Since I returned from Mendoza city, we have been in at full throttle.
First of all, talking about shooting a picture in another country is one thing but executing it in the small town of San Rafael is another thing all together. With “A Band of Rogues” it was a little different: Our producers here on the ground in Argentina had more time on their hands & there was just more of us in general to help out.
Of course this is just a teaser right now, but it is probably one of the most ambitions projects that I have ever tried to pull off. I use the phrase “pull off” because no matter how long I do this I always feel like we are trying to pull a fast one on somebody. Like we we are breaking the law. “Hurry let’s get this filmed before anyone finds out!” I think that’s one of the great thrills of this “job”.
Honestly, pull off is correct in more ways than one… For the teaser we have: 8 locations, 4 principle actors, 14 extras and it’s set to the back drop of the late 1970’s.
I mentioned that it’s all in Spanish, right?
Now, I am not in the habit of over extending myself. I do push myself hard. I have also learned, though, valuable lessons over the last 8 years and I have tried to always work within my perceived limits. But this time, as we thought about what we wanted to say with this teaser, I decided to push those limits and see what we could accomplish.
Despite a laborious final round of pre-production; we have successfully arrived at our shoot date. Throughout this process I have been amazed at the responses we have gotten to this project. For instance: We went to a neighboring village. We were talking to the police official there about shooting in his town. His first comment, after a resounding “Yes!”, was “If you don’t tell this story, no one will.”
It hit me then, and has since been cooking in my brain ever since, that he is right. I have been blessed with a gift. This story has traveled quite far to reach me: Passing from the reality of the dictatorship, into the hands of Daniel Fermani, (the novel’s writer), then onto Maria José and many others in Argentina, (as it has now been accepted into the University system of Argentina), then finally landing in my world.
Maria and I feel like everywhere we turn someone is saying, “Yes! This needs to be made!” Therefore, I move forward with the conviction that this picture should be made. It must be made for the people of Argentina. Which in turn empresses on me the responsibility I have in representing this people’s plight.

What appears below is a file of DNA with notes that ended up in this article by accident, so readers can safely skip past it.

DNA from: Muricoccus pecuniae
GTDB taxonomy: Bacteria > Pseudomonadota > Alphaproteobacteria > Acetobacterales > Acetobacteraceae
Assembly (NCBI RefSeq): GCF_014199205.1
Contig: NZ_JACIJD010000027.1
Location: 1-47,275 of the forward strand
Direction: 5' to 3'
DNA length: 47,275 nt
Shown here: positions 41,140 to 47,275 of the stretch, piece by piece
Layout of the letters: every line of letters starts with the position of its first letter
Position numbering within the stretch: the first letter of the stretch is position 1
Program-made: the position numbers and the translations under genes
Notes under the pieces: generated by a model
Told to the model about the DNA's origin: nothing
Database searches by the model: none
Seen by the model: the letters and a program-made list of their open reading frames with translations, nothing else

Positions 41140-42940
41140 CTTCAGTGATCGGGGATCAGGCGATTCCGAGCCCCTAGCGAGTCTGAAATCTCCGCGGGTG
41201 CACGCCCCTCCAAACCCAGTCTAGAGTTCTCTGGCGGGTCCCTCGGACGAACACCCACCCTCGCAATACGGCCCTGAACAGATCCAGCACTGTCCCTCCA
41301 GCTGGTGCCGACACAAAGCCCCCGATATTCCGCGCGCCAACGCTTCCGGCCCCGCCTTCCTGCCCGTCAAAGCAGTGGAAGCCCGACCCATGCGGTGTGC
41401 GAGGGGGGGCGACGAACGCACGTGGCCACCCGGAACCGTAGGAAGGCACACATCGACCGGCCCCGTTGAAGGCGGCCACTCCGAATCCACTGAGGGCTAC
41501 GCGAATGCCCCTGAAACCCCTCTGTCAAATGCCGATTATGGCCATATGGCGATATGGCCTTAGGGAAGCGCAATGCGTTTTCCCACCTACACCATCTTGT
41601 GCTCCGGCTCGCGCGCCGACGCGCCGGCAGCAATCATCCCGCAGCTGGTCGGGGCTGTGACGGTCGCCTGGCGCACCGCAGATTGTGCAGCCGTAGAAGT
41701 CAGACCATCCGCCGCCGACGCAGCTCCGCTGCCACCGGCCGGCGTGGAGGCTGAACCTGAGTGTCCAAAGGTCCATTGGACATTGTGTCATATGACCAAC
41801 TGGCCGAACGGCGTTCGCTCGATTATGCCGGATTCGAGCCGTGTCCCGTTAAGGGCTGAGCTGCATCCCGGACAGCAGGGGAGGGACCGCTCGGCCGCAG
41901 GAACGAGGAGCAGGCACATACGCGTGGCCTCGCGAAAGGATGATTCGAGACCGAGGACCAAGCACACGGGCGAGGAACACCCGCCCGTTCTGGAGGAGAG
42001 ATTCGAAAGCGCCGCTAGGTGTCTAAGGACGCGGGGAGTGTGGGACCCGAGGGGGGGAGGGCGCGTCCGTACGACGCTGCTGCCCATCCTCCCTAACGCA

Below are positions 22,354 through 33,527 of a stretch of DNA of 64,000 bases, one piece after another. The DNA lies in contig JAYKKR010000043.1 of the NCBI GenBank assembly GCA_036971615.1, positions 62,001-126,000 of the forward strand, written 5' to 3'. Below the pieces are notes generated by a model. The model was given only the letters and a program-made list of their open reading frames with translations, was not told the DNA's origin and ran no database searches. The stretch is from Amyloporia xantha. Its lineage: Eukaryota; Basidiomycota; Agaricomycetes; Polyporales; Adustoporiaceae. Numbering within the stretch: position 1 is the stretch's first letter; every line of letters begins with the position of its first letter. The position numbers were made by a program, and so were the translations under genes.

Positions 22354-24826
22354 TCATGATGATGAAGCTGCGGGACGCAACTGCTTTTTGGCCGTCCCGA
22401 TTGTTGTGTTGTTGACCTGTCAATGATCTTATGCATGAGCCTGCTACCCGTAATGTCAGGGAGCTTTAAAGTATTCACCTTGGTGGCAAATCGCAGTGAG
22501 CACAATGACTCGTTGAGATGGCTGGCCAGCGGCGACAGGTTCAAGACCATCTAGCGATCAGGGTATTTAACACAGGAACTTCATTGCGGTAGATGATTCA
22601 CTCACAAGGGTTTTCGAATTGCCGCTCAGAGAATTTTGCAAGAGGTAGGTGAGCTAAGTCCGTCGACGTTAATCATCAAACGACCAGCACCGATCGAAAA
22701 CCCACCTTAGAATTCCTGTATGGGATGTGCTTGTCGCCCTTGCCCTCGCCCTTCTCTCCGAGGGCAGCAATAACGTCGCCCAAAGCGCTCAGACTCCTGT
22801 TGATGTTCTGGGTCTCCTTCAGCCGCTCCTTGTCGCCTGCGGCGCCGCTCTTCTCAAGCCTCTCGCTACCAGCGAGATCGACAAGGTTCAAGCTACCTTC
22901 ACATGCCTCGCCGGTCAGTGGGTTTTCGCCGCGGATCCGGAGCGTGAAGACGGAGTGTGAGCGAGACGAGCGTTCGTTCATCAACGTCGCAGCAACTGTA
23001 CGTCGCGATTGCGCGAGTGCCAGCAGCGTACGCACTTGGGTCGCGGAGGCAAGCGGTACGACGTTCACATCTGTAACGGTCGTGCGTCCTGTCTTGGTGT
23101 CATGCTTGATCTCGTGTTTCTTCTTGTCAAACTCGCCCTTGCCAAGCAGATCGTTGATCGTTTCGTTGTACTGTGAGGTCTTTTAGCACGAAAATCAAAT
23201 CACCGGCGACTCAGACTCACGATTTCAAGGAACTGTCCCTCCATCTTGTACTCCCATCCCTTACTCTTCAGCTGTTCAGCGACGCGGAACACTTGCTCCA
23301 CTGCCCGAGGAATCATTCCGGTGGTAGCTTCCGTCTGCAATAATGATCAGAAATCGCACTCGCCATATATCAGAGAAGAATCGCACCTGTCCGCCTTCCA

***We can only hope that the Arts Council feels the same way. If not… Guess what? We will be hitting all of y’all up for money! Ha Ha! No… but seriously…
I addition to this I have learned a lot in the last two weeks about what I need to do as a director.
I have to be the one who remains confident. Even if everything is falling apart; I have to stay strong. I also need to be understanding and patient; letting things unfold as they should. Argentina does not run on a schedule like we know it. Things stop during siesta which is hard for me to flow with. Mainly because, when I get on a project I am like a dog after a bone. 24/7 I am thinking about how to conquer it.
***Side note: Siesta is the time of day, generally from 2-6, when everything closes and the people go home to rest and eat with their families. It is not in full effect all over Argentina anymore but in San Rafael it is the golden rule. It was not created with the film community in mind.***
Ultimately, learning to exercise a clarity of vision has been the greatest awarded principle . I have practiced this in the past, but having to translate the vision fr the script into Spanish, for the troops to execute, has made me realize a process. A process not uncovered yet.
In closing I just want to reiterate, how continuously amazed I am by the resilience of the Argentinian people. Through dictatorships, governments that have raped their land, poor and surging economies, good times and bad times they survive and thrive! The joy they carry through life is astounding! And, just when I think that there is no way that we will accomplish (fill in the blank) they come through, out of the blue, with a solution!
Until today I didn’t have a clear line on a Gaffer, (lighting person), or lights either. Despite that I was still moving forward with faith that one would be provided. Well today it came about; two days before we shoot! We need an actor for a highly emotional scene; we get one of the great actors/teachers of stage and screen from Buenos Aires, (he happens to be a native San Rafaelien). This is just a handful of the things that have happened.
So now we have our locations set, tonight Maria and I had a sit down with our actors for this week’s scenes, lights are in order and we are prepared to commence this Thursday.
Prayers and best wishes appreciated; we have six days scheduled for shooting…
Until next time!